The first pan is a rear sump that kicks out on each side, has a screen baffle and a small scraper on the "up" side. This pan had been run on the engine before because I could see where the rods had hit in several areas (4.500 stroke Manley steel rod). Anyway I fixed the interference issues and tested the pan. It took about 7 quarts of oil in the pan to keep the pressure up at 6000rpm. In my opinion this pan is a horrible design with a shallow section under the front 1/2 of the engine.

Next we ran another pan that he had, a Milodon "boat" pan with a full length sump. While this design is probably not all that spectacular we found 20 horsepower and about 20lbs/ft torque after making the switch. Torque peak is at about 4500rpm, horsepower 5500rpm.

We are going to try a different set of cylinder heads on the engine next but until they get here we'd like to spend some more time fiddling with the oil pan. I'd like to use the Milodon as the basis for a more effective design. What would possibly be the most effective mod to reduce losses and to improve oil control with a pan of this design? Right now it has a solid baffle with several louvers under each rod throw. I'm thinking of cutting out those areas and replacing it with some directional screen at least over toward the "up" side and away from the sump. The baffle also has a slot opening down to the sump on the "down" side. It has about 3/4 of an inch lip that stands straight up from the baffle. I did bend it over slightly in the direction of rotation to make the slot more like a funnel, I don't know if that helps or hurts.

I'm looking for more power if we can find it and or better oil control.

Thanks.
At my son's shop Precision Craft Marine, we work on many jet boats and v-drives. We our -selves are Ford guys and race our boat in the brackets. But, most of our customers are Chev. owners, so we have a lot of experiance with those engines.

If the jet boat is a lake/pleasure boat, we also use the Milodon pan. These jet boats can turn on a dime, and some can turn within their own length. The Chev. has the advantage of rear oil pump/pickup location, and we strive to keep the pan baffled so the pickup never gets uncovered in the turns. In these cases we never worry about the " horsepower thing".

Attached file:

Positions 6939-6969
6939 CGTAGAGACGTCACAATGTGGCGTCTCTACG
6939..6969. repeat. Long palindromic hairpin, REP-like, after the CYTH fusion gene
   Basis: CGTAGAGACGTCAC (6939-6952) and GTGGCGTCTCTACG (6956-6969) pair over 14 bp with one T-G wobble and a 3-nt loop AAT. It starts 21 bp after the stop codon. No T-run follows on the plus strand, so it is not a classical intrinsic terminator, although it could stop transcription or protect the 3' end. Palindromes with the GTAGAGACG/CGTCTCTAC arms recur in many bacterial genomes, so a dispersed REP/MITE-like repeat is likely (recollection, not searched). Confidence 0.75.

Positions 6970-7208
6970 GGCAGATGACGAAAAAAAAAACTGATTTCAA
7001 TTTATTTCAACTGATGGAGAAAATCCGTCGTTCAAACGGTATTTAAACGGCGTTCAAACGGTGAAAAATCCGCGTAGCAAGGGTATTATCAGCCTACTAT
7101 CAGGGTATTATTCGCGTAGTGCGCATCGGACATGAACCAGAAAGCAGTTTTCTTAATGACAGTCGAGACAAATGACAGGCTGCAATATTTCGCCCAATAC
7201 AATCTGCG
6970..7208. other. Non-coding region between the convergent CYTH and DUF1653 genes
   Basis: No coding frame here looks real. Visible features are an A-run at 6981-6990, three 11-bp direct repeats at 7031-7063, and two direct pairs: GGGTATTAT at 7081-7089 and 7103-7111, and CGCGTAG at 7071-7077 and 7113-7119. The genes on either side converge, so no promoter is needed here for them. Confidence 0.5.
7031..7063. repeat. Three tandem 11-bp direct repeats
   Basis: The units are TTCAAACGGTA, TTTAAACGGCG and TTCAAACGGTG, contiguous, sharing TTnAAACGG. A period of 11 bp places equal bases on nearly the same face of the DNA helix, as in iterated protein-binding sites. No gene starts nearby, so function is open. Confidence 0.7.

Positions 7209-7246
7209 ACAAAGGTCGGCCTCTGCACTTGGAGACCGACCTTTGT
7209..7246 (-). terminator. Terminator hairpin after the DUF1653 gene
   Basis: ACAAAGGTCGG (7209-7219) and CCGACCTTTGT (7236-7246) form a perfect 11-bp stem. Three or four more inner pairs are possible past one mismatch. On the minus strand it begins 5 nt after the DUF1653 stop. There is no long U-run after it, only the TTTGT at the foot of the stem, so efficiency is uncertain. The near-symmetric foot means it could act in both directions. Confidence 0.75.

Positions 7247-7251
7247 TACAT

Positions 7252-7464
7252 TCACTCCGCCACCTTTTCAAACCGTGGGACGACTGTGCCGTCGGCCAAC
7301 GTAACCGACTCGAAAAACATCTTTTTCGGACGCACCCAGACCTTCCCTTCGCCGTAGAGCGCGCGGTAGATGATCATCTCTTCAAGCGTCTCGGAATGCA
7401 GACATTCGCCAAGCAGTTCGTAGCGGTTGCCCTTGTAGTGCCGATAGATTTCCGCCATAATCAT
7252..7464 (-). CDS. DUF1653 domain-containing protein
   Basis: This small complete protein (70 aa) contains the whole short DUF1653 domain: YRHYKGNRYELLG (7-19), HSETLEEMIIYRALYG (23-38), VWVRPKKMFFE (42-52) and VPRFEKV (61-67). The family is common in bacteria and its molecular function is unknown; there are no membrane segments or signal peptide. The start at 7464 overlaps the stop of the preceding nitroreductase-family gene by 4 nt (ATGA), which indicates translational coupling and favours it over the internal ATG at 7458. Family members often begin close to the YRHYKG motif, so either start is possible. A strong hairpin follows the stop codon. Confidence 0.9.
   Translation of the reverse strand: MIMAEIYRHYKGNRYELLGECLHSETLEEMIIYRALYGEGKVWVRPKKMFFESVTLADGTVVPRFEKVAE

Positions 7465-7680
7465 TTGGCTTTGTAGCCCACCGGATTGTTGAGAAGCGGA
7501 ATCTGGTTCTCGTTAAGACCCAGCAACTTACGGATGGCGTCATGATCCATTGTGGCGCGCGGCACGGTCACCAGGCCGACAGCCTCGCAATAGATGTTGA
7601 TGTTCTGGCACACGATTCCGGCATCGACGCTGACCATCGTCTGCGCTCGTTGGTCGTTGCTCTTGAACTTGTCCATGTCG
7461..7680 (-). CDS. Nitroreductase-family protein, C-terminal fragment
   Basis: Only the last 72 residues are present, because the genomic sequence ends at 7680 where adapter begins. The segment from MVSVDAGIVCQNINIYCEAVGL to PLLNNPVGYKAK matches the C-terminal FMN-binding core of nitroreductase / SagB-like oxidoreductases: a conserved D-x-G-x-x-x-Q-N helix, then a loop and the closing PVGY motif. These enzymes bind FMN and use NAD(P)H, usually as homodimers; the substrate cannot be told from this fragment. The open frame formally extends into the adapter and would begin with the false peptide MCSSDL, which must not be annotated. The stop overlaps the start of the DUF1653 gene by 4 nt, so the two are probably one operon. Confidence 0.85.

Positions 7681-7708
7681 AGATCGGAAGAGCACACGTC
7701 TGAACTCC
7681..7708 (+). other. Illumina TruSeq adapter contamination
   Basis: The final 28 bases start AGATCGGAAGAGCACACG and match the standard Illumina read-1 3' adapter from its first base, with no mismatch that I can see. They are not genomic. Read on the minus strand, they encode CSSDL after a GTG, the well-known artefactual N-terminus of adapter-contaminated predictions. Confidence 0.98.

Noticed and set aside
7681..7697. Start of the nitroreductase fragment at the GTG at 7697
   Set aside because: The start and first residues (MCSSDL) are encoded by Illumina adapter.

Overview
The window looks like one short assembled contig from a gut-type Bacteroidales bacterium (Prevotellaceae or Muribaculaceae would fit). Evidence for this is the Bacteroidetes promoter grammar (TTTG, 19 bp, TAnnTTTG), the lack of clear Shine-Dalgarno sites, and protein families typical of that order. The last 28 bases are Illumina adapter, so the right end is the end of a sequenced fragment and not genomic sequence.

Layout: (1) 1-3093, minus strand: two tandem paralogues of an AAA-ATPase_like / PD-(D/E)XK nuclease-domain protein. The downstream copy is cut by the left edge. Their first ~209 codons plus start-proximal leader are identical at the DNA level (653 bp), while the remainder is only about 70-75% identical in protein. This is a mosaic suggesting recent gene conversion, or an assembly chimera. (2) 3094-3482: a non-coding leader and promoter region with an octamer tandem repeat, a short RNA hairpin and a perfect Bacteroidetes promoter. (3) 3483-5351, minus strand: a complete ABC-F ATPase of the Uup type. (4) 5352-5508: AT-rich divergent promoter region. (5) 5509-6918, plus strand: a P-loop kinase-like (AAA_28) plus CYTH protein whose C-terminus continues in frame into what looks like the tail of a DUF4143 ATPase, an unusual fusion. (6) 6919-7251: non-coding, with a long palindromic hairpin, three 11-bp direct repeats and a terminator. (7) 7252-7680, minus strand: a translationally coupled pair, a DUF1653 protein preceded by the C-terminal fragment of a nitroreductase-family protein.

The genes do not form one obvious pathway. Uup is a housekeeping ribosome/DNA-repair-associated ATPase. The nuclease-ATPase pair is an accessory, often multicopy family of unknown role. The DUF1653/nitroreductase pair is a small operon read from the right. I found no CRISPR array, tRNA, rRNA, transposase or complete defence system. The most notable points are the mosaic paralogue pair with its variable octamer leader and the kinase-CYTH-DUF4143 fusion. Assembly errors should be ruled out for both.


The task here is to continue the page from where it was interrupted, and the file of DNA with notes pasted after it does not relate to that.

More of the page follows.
However, if its a straight line race boat, we approach the pan baffles in the same way as a drag car.
 

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This pan was absolutely horrendous on this customer's previous 454 engine in this same boat. It would drop oil pressure when the engine was run above 4700rpm. It was replaced with a stock 4 quart Chevelle pan and run for years like that without failure, problem cured. But he kept the Milodon pan sitting on the shelf and now it's a perfect piece to use as the basis of a pan for this engine. Getting the oil out of the assembly on this engine seems to be the problem and a real shortcoming of the Chevy design. The crankcase/pan rail is very narrow for an engine with a 4.500 stroke.
 

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Hi Jon, just thought I'd write to you as I have a mutual friend..

I know you are probably quite busy, but just thought I would write to you and mention him to you. I am in Albuquerque, NM and he is a former direct family/ personal friend of Dyno Dons, and I believe you also know each other, though maybe not that well. My friends name is Rich Gilkerson, he is from Baltimore, MD and now lives out here. He is a Mercury enthusiast (really a nut), and has a 69 Mercury Cougar XR7 351 auto. I will tell him to get on here and creat a profile, though this site does seem to be more just about Fords.

Patrick
 

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Oil pumps

The most frequent call we get at work is people with oil pressure problems. The funny thing is, it's never the pump itself. Come to think of it, in all my years of building engines, I've never seen a pump that didn't work. Of course you have the ones that break off and fall into the pan. Or the ones that have the cup plug work its way out and shoot the relief spring out. The impeller that we use is a standard volume, 1.100" wide. It's the same one that is in the Moroso dry sump pumps found on our 825" Pro Stock engines. We have measured over 17 gal/min flow in these engines. It is plenty big for any engine.

The #1 problem we see is when the wrong lifters are used, or they are installed backwards. When they are in backwards, the small oil hole in the lifter side directly connects with the main oil galley. When this happens, all the oil will be pumped up the pushrods to the top end, and run the pan dry. I'll try to put some pictures up. We have a client that bought one of our pumps, and had almost no oil pressure. We sent him another pump, same result. This is when we built out pump dyno, so we could make sure they were working properly when we sent them out. We free flow them, then close the pump exit with a ball valve, then open it back up a little so that it holds about 40 lbs. Dead headed, they're always 75-80 lbs. Anyway, after working with the man for many days, we find out that he rebuilt the engine at the same time he bought the pump. It had good oil pressure bebore the rebuild. When he assembled the engine, he got mixed up and installed the lifters backwards.